Commenter Michael, who objected to the thrust of my comments about John Updike’s oeuvre a few weeks ago, reports on the recent meeting of his Portland, Maine book club and their discussion of Rabbit at Rest:
There was one fortyish [ed. note: Michael too is fortyish] female consciencious objector who scheduled a competing girls-nite-out rather than discuss why the Rabbit’s internal monologue several times refers to Mrs. Rabbit as a “dumb mutt”.
Otherwise, and I am barely spinning this, the group was, to quote [my wife and her mother], “blown away.” I think part of the reason is that Rabbit at Rest finds Updike at the height of his powers – several reviews indicate some sort of perfection of Updike’s craft in this novel.
As the visual artist / art historian in the group put it, “he notices everything”, and as others noticed, the way he jumps from Rabbit licking candied crumbs off his hand “like an anteater” in one sentence and contemplating a plane crash in the next, the sudden, realistic yet jarring changes of scope, are fascinating to follow. The run on sentences are gorgeous and also realistic.
The discussion was on point from beginning to end, and many people were compelled to read favorite passages, which almost never happens.
I think that Adam Gopnik put it far better than I ever could:
“Comedy was his default mode, though, and comedy is made of realism alloyed with love. A note of happiness rings through Updike’s prose, and draws us to it, makes us happy when we read it. It is not a fatuous happiness, or a happiness unaware of death (a preoccupation with death and dying was a steady feature of his work), but neither does it cede too much to mere mortality. One has a sense of someone who—as much as, though with more wit than, Andy Warhol—has spent a good deal of his life liking things. Women’s clothes, their hair, the hybridization of American accents; the way that the hyper-cold of the airline baggage compartment can be felt like a secret in the bag as you unpack—all these images and moments, recalled at random from his work, are not just reported but quietly rhapsodized, registered with love. It is his affections that rise, and that we recall.”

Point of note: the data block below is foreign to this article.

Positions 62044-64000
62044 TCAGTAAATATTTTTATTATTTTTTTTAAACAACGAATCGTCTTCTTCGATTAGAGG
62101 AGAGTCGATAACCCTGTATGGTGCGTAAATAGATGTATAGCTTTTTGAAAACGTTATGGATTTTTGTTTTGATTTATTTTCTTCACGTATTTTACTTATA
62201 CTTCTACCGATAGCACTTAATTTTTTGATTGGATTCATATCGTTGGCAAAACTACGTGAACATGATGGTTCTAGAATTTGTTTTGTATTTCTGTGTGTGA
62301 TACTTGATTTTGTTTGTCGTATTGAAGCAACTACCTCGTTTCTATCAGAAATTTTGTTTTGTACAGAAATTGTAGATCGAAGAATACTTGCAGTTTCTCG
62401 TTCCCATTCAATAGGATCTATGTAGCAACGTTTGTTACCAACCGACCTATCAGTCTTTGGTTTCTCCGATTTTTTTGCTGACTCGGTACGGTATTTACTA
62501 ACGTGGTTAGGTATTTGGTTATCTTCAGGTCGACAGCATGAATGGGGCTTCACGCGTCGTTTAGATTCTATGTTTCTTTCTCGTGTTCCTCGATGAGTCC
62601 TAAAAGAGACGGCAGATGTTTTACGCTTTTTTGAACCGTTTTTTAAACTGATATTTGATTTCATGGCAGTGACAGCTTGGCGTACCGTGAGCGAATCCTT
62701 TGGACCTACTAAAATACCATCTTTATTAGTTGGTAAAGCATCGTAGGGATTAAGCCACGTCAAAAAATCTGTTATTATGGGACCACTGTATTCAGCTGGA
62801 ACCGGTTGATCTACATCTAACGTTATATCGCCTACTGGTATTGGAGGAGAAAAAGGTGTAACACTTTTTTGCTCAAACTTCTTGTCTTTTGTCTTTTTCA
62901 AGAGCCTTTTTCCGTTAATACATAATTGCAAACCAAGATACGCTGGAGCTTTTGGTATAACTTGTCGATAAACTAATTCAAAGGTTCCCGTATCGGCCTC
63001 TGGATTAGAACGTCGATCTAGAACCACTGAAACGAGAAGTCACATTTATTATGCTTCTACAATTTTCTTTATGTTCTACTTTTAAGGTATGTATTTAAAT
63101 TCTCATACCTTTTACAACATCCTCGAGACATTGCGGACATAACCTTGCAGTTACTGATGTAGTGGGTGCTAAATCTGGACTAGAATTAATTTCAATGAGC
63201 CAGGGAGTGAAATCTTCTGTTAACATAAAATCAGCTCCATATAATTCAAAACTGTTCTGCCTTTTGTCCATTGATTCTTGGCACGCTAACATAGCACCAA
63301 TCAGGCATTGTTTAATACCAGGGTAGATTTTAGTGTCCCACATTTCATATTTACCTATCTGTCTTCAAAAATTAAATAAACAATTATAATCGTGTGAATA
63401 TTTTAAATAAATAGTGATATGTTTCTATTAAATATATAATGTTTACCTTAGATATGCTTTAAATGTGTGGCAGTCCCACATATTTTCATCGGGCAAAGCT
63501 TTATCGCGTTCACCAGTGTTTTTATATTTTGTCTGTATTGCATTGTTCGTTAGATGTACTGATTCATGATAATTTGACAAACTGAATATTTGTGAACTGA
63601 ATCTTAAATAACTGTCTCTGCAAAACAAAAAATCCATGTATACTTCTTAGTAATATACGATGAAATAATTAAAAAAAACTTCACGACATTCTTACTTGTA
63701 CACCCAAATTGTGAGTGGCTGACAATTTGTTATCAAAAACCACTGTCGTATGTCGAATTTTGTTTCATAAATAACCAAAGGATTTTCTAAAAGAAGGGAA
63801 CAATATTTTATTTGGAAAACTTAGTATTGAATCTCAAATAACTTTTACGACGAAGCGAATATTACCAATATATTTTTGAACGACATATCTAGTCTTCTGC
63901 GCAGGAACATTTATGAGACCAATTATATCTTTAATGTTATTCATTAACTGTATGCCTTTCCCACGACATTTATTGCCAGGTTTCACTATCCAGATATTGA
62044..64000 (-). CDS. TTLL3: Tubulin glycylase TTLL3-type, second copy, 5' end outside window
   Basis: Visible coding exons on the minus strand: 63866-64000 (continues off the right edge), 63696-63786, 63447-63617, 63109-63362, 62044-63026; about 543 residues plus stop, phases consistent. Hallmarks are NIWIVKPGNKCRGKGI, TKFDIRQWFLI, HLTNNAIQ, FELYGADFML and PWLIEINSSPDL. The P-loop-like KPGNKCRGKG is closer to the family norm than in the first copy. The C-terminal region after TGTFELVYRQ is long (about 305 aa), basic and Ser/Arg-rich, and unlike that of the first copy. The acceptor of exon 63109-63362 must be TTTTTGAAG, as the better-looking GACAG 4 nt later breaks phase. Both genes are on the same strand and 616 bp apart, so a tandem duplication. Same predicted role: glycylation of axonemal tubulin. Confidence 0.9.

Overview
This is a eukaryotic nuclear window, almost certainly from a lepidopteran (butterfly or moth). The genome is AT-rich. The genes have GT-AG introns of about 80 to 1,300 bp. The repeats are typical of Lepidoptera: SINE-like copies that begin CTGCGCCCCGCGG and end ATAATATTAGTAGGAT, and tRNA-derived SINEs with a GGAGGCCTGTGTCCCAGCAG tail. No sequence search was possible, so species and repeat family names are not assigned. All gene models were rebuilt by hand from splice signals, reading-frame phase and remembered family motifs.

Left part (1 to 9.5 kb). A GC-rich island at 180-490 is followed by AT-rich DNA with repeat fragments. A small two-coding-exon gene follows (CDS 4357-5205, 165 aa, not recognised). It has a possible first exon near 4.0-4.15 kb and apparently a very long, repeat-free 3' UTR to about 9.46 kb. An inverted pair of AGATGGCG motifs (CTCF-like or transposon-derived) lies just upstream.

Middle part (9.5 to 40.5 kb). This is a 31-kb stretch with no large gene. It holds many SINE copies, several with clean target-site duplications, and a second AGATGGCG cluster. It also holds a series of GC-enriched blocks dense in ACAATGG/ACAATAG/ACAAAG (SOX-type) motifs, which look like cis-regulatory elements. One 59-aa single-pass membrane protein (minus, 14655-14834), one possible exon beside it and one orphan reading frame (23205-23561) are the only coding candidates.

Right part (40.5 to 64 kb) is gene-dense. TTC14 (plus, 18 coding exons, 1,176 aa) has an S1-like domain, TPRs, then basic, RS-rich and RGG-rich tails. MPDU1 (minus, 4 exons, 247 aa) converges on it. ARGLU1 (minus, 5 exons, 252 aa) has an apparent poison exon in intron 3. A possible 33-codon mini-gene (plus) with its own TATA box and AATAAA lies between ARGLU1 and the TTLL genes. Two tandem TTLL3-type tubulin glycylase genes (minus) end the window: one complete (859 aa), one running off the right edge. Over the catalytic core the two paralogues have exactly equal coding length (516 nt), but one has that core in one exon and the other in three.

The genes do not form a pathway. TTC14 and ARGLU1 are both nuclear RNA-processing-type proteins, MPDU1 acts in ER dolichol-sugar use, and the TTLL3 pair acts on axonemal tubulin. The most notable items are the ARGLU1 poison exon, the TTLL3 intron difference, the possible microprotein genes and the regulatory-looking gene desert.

I too admire Updike’s skills as a writer, but as a feminist who believes that women are people too, it’s not “his affections that rise, and that [I] recall.” It is interesting to note the very severe divide in opinions between men and women commentors in the previous thread, too. Updike’s work perhaps both documents and serves as a rorshach test for the divide between the sexes among middle class Americans in the last half of the twentieth century, and perhaps the first decade of the twenty-first century as well. This is not to say that the act of enjoying Updike’s writing is essentially antifeminist, or that feminists can’t enjoy Updike. It’s to say that Updike, like Mark Twain, F. Scott Fitzgerald, Ernest Hemingway, and all writers, was a man of his time. Reading Updike’s characterizations of women is for me, and I think for many women, like coming across one of those blatantly racist passages in Twain, Fitzgerald, or Hemingway–you know, the ones that make you just sick because they’re so ugly and they remind you that for all of their gifts and their insights into human nature, these writers nevertheless shared the prejudices of their times.
Thanks, Michael, for your report, and I’m glad you had a great discussion of a book you all enjoyed.
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